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This is my first time posting on Stack Overflow, so hopefully I did everything right and you guys can help.

I'm wondering if in C# there's a way to access a static variable belonging to a class, when given only the type of the class. For example:

public class Foo
{
    public static int bar = 0;
}

public class Main
{
    public void myFunc(Type givenType)
    {
        int tempInt = ??? // Get the value of the variable "bar" from "Foo"
        Debug.WriteLine("Bar is currently :" + tempInt);
    }
}

// I didn't run this code through a compiler, but its simple enough
// that hopefully you should get the idea...

It's hard to describe the context of needing to know this, but I'm making a game in XNA and I'm trying to use reference counting to reduce the complexity of the design. I have objects in the game and power-ups that can apply an effect them (that stays on the objects). Power-ups can die but their effects can still linger on the objects, and I need to keep track of if any effects from a power-up are still lingering on objects (thus, reference counting). I plan to make a "PowerUpEffect" class (for each type of power-up) with a static integer saving the number of objects still affected by it, but the design of the rest of the game doesn't work well with passing the PowerUpEffect all the way down to the object for it to call a method of the PowerUpEffect class.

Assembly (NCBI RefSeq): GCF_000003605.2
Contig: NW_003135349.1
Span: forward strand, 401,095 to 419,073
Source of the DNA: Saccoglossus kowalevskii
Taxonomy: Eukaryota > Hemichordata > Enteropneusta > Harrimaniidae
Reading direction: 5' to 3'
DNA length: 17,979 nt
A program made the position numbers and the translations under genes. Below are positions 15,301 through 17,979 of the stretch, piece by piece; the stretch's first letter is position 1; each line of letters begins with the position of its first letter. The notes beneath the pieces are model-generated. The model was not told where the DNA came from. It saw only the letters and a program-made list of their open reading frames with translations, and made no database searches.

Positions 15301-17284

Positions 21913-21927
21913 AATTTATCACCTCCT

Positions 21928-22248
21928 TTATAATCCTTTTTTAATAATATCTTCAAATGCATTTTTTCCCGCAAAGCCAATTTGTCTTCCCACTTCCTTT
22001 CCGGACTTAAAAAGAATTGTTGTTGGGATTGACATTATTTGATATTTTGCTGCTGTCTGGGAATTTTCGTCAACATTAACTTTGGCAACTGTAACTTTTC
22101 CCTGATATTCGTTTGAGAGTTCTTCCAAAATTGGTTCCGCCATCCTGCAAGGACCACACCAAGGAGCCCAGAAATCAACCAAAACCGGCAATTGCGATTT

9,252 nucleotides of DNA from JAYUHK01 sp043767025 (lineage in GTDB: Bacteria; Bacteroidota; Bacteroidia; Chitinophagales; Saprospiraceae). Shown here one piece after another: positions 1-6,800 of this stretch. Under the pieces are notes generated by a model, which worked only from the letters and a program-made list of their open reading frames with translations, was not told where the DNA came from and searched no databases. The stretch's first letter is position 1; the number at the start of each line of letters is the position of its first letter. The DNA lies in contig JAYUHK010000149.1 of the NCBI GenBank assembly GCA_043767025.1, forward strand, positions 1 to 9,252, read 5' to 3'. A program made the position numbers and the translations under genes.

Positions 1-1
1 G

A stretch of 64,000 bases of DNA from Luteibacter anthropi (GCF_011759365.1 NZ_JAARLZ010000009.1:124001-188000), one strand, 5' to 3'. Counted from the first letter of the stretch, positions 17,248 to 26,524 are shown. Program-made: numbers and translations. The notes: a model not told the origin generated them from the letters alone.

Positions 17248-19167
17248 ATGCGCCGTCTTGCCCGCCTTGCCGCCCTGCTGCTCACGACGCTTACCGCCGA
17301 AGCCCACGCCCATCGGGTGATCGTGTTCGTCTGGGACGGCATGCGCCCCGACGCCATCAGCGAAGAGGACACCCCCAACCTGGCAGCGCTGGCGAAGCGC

I'm hoping to pass only the PowerUpEffect's type (using something like "typeOf()") and use that type to reference static variables belonging to those types, but I have no idea how to do it or if it's even possible.

I'd be glad to even find work-arounds that don't answer this questions directly but solve the problem in a simple and elegant design. =)

Help! (and thanks!)

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2  
Reflection will get you what you want here, but instead of using reflection for something like this, you might want to think of using Singleton pattern instead. –  antlersoft May 31 '12 at 17:04

6 Answers 6

up vote 4 down vote accepted

If you only have the Type handle, you can do this:

var prop = givenType.GetProperty("bar");
var value = prop.GetValue(null);
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That's exactly what I wanted to do! (with the exception of "var") Perfect, thanks –  KeithA45 Jun 3 '12 at 1:41

I would use a Dictionary instead, which are probably the most concise way of mapping one set of values to another. If you are associating int values with Types, then do something like:

public static readonly Dictionary<Type, int> sTypeValues =
   new Dictionary<Type, int>
{
   { typeof(Type1), 5 },
   { typeof(Type2), 10 },
   { typeof(Type3), 2 },
   { typeof(Type4), 3 },
   { typeof(Type5), -7 }
};

your function then becomes:

public void myFunc(Type givenType)
{
    int tempInt = sTypeValues[givenType];
    Debug.WriteLine("Bar is currently :" + tempInt);
}